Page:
• HELLP syndrome, which happens when a woman with preeclampsia or eclampsia has damage to the liver and blood cells. It is rare, but very serious.
What are the symptoms of preeclampsia?

Possible symptoms of preeclampsia include

  • High blood pressure
  • Too much protein in your urine (called proteinuria)
  • Swelling in your face and hands. Your feet may also swell, but many women have swollen feet during pregnancy. So swollen feet by themselves may not be a sign of a problem.
  • Headache that does not go away
  • Vision problems, including blurred vision or seeing spots
  • Pain in your upper right abdomen
  • Trouble breathing
  • Eclampsia can also cause seizures, nausea and/or vomiting, and low urine output. If you go on to develop HELLP syndrome, you may also have bleeding or bruising easily, extreme fatigue, and liver failure.

    How is preeclampsia diagnosed?

    Your health care provider will check your blood pressure and urine at each prenatal visit. If your blood pressure reading is high (140/90 or higher), especially after the 20th week of pregnancy, your provider will likely want to run some tests. They may include blood tests other lab tests to look for extra protein in the urine as well as other symptoms.

    How is preeclampsia treated?

    Delivering the baby can often cure preeclampsia. When making a decision about treatment, your provider take into account several factors. They include how severe it is, how many weeks pregnant you are, and what the potential risks to you and your baby are:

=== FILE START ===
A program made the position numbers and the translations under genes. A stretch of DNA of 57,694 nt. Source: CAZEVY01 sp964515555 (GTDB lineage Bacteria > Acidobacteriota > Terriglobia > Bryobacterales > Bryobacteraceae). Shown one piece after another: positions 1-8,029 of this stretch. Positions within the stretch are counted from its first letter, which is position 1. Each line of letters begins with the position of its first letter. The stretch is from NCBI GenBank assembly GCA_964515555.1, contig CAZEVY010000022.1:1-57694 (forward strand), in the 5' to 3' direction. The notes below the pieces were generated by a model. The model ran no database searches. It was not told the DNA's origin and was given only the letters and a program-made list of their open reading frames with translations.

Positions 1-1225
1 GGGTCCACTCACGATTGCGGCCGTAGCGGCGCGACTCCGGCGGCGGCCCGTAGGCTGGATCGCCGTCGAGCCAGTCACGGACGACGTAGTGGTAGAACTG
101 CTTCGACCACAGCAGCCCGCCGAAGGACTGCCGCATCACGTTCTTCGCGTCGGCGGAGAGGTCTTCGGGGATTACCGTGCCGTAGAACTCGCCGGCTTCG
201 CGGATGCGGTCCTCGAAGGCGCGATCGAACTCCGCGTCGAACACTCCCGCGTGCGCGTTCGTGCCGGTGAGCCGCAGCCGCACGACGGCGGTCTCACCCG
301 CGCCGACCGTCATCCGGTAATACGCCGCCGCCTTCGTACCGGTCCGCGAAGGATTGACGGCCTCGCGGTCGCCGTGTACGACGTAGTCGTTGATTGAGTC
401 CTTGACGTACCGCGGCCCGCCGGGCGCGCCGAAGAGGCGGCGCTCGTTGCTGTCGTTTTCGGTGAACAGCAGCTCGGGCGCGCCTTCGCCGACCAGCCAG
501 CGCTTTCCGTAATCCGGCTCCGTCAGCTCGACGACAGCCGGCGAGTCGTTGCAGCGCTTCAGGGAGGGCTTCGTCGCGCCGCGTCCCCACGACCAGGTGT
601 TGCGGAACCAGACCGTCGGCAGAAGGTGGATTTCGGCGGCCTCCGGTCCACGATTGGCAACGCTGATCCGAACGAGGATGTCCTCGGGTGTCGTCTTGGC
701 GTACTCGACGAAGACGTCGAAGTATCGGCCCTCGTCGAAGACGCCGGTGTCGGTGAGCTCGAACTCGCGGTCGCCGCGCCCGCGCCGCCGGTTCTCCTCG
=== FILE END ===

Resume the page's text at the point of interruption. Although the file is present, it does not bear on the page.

• If you are more than 37 weeks pregnant, your provider will likely want to deliver the baby.
    • If you are less than 37 weeks pregnant, your health care provider will closely monitor you and your baby. This includes blood and urine tests for you. Monitoring for the baby often involves ultrasound, heart rate monitoring, and checking on the baby's growth. You may need to take medicines, to control your blood pressure and to prevent seizures. Some women also get steroid injections, to help the baby's lungs mature faster. If the preeclampsia is severe, you provider may want you to deliver the baby early.

    The symptoms usually go away within 6 weeks of delivery. In rare cases, symptoms may not go away, or they may not start until after delivery (postpartum preeclampsia). This can be very serious, and it needs to be treated right away.

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VISION BLURRED Clinical Trials and Studies

Treatments might be new drugs or new combinations of drugs, new surgical procedures or devices, or new ways to use existing treatments. The goal of clinical trials is to determine if a new test or treatment works and is safe. Clinical trials can also look at other aspects of care, such as improving the quality of life for people with chronic illnesses. People participate in clinical trials for a variety of reasons. Healthy volunteers say they participate to help others and to contribute to moving science forward. Participants with an illness or disease also participate to help others, but also to possibly receive the newest treatment and to have the additional care and attention from the clinical trial staff.